This project seeks to discover the nature of successful strategies for preparing, attracting and retaining high quality teachers for rural and remote schools in five Australian states. It is conceived as a national partnership between teacher education researchers with a history of institutional commitment to rural education, and whose pre-service programmes produce graduates for positions in rural schools. It will use a longitudinal series of annual national surveys of two cohorts of student teachers taking up university and state incentive schemes for rural teaching, with follow-up focus group interviews each year. These participants will be re-surveyed and followed up at interview again as beginning teachers over their first two years of teaching.
In addition, case studies of rural schools identified by communities and systems as successful in retaining good teaching staff will be developed in order to identify the nature of successful teacher education and recruitment strategies that make making rural teaching an attractive and long-term career option at both primary and secondary levels.
This research comes at a time where nationally, we face a crisis in attracting and retaining teachers and other professionals to rural areas. There is a national projection of a teacher shortfall which will affect all schools, with significant numbers of the current ageing teacher workforce expected to retire in the next five years.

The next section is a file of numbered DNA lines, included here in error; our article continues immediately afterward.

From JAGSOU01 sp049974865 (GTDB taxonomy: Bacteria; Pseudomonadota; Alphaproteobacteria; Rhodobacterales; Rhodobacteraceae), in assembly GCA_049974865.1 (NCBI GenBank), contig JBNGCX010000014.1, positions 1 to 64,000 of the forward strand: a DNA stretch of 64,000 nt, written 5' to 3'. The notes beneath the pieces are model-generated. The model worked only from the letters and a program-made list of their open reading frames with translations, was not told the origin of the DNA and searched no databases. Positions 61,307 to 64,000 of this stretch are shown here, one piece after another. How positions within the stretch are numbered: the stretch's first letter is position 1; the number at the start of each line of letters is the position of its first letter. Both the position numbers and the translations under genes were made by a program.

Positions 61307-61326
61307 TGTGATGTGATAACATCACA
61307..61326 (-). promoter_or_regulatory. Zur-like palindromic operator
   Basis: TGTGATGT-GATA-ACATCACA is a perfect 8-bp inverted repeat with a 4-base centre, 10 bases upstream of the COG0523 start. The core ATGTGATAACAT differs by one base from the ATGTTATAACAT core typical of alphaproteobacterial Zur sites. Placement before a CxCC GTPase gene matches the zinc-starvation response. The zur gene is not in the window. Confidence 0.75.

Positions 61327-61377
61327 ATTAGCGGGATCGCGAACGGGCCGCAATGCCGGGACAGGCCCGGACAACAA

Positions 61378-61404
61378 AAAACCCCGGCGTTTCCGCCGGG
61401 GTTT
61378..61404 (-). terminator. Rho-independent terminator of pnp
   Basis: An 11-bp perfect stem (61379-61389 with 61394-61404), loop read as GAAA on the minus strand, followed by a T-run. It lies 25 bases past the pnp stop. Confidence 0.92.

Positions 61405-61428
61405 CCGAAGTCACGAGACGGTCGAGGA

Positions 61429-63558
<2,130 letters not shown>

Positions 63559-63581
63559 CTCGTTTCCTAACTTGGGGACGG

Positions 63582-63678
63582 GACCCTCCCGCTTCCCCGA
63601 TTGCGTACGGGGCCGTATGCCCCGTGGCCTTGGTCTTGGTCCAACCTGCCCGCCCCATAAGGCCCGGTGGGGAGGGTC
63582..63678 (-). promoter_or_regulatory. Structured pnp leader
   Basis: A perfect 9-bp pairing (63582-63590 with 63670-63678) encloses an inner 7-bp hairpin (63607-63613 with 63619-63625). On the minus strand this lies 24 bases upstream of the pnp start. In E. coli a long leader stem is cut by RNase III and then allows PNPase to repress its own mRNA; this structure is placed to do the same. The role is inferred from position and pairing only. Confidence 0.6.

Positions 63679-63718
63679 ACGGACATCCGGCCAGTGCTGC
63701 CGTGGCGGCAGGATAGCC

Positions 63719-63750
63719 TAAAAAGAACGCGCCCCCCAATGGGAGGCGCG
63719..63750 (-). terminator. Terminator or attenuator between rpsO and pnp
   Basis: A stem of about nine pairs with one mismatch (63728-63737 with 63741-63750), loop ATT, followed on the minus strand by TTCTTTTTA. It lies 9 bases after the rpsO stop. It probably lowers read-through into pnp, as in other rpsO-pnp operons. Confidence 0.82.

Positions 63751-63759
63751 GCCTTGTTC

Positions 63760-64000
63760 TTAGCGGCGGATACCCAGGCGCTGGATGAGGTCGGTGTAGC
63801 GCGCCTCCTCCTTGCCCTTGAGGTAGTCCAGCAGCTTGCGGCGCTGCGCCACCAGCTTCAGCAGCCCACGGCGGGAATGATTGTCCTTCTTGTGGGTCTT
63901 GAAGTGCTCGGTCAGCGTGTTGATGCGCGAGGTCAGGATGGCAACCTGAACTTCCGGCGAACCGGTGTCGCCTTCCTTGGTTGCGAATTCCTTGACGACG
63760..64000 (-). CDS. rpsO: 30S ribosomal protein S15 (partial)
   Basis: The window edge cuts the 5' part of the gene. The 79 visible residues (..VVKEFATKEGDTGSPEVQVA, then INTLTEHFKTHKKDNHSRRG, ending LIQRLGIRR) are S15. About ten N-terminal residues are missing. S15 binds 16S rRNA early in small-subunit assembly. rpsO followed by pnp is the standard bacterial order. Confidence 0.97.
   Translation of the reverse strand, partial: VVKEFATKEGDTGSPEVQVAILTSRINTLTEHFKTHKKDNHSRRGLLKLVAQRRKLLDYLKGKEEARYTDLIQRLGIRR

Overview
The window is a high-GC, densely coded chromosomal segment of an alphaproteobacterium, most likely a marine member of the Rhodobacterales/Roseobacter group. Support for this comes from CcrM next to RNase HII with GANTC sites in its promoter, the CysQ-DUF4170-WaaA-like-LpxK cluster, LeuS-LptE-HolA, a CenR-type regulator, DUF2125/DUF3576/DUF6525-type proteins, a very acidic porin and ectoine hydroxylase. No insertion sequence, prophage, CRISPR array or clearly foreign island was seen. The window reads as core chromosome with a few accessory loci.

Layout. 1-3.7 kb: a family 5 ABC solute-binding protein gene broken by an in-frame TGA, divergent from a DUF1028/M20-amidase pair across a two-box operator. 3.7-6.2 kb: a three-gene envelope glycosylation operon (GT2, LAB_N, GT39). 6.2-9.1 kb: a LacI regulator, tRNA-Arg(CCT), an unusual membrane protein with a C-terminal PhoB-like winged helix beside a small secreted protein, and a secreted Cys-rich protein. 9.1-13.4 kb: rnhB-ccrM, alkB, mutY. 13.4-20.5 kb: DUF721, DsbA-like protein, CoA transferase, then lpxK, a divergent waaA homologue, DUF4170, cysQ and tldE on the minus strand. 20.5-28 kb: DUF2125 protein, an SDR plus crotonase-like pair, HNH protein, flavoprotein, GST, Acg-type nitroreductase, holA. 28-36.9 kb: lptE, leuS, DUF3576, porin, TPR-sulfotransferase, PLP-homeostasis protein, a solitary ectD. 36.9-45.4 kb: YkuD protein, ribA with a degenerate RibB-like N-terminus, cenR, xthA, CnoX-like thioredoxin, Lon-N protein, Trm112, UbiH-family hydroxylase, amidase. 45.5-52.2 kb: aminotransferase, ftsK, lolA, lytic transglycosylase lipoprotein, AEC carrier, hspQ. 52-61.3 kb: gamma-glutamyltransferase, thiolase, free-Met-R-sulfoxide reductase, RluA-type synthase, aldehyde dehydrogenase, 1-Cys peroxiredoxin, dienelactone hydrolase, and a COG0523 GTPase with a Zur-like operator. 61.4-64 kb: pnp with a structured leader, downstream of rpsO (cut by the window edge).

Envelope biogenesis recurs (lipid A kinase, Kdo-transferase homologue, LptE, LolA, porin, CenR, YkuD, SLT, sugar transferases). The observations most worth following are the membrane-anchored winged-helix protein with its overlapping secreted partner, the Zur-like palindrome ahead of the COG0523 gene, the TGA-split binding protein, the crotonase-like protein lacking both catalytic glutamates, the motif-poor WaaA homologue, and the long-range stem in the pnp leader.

This shortfall will be most felt in rural schools and communities, as traditionally these are the schools identified as harder to staff. Australia’s future depends upon each citizen having the necessary knowledge,
understanding, skills and values for a productive and rewarding life in an educated, just and open society (MCEETYA Adelaide Declaration, 1999). High quality schooling is central to achieving this vision.
Students in rural, regional and remote Australia have the right to an equitable and quality education, and it is an imperative for all education stakeholders to ensure that they have access to it. Share, Lawrence and Boylan (1994) argued that the Australian rural economy and rural education policies are inextricably linked, in that rural restructuring – notably significant demographic change – exert pressure on the availability and quality of education and training. Educational researcher McSwan (2003) has analysed data on rural economic change, arguing that in terms of rural schooling, a depth of resource in human, social, cultural and economic capital is crucial to sustainable community development (p.22).
Dissemination of Final Results
It is likely that results from this project will be keenly sought by the education research community, as well as state and national Education Departments. Interim findings will be offered for publication to key research journals.
Presentations will be made at Australian rural education, teacher education and education research conferences and within the Rural Education SIG at AERA, as well as at Regional meetings of Principals and support staff in each state. The complete findings of this research will be used as the substantive basis for the production of two publications: one (in multimedia) for a general audience aimed at promoting teaching at rural schools for school students and student teachers; and the other a scholarly account bringing together the case studies of those schools and communities identified with higher teacher retention rates with the theoretical insights developed through our analysis.